Replied  14 July 2012
Hello Val

Thank you for writing to me about the American bomber crash at Blackmore, which happened on 24 September 1944. Some correspondence on this is on the blog (follow link to ) but I would be very interested to hear of your memories of this event as well as any other stories relating to the Americans who came over to Essex during the Second World War. I was told that many of them used to come into the (old) Leather Bottle pub, reputedly putting their money on the bar and buying drinks for everyone. Of course the missions they flew were very dangerous and some did not make it back to the base at Willingale.

Regarding the Wayside Tea Rooms, back in 2004 I had the privilege of talking to Malcolm Baird who had come to visit from New Zealand.  He sent over some photographs but I had difficulty locating the site of the premises until, by chance, I came across an old postcard which located the building opposite numbers 3 & 4 Blackmore Road (then Brentwood Road).  I attach the photographs and an item I wrote for the Parish Council's magazine 'The Herald' (see part 2).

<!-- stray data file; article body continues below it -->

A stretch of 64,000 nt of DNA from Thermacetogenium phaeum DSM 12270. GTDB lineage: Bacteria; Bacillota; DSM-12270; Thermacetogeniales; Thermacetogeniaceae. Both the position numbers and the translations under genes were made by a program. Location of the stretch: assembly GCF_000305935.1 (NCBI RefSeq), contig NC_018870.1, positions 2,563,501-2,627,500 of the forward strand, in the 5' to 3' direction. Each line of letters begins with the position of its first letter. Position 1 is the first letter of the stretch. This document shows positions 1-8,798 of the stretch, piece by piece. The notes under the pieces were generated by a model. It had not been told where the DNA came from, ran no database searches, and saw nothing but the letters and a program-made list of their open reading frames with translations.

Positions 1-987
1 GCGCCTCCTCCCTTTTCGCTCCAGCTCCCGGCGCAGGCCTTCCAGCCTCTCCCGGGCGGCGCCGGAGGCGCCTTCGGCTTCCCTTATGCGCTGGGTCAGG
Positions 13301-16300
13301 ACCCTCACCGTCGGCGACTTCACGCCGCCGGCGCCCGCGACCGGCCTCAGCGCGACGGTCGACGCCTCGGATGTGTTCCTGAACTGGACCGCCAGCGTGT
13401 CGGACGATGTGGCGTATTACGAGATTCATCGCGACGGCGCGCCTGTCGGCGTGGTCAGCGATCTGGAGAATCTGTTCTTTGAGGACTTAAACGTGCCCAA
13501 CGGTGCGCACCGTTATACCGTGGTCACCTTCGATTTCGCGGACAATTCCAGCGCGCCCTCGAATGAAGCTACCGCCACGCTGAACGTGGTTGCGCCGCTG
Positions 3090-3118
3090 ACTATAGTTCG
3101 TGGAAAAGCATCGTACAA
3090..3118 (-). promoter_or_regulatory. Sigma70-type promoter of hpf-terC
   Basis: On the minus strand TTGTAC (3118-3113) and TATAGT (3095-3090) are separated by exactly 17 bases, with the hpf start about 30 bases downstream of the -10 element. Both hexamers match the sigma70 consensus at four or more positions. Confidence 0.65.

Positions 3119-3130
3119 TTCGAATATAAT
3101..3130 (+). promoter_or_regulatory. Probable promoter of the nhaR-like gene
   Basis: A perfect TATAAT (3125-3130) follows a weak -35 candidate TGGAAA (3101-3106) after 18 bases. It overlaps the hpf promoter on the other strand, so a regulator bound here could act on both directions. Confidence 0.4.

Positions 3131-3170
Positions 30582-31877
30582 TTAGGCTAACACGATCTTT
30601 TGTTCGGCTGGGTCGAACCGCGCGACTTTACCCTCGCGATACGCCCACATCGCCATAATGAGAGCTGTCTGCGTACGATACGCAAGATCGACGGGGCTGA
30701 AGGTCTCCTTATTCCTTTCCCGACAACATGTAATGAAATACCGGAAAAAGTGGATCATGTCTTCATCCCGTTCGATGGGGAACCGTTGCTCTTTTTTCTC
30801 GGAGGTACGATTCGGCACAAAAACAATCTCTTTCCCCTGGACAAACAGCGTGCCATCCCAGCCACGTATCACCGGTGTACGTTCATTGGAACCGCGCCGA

I will publish this information on the blog very soon, but if you have memories of Blackmore during the Second World War I would be interested to receive them. You might be interested in viewing which includes some notes of two brothers Johnson who were evacuated to Blackmore to the Jopson family during the early part of the Second World War.

With kind regards


Wayside Tea Room, Blackmore, when the Bairds lived ran the business.

Monday, 1 October 2012

Blackmore: Annals of England

Annales of England – John Stow

The following are extracts from a book published in 1605, the year of John Stow’s death.  The book is introduced as “A BRIEFE DESCRIPTION OF ENGLAND, SCOTLAND, WALES AND CORNWALL”, set out in chronological order and running to 1437 pages, abruptly ending in July 1605.

Page 966
Henry, Duke of Richmond
The 22 of July, Henry Duke of Richmond and Somerset, earle of Nottingham, a bastard son of K. Henry, borne at Blakamore in Essex, of the lady Tailboise, that time called Elizabeth Blunt, died at St James, and was buried at Thetford in Norfolke.”

Page 1112
Tempest at London.
The 8 of July, in the morning, hapned a great tempest of lightning & thunder, wherethrough a woman and three kine were slaine in the Covent garden neere to Charing crosse.  At the same time in Essex a man was torne to peeces as he was carrying hay, his barne being borne downe, and his hay brent: both stones and trees were rent in many places.”

Transcribed with acknowledgement to the Essex Society for Archaeology and History.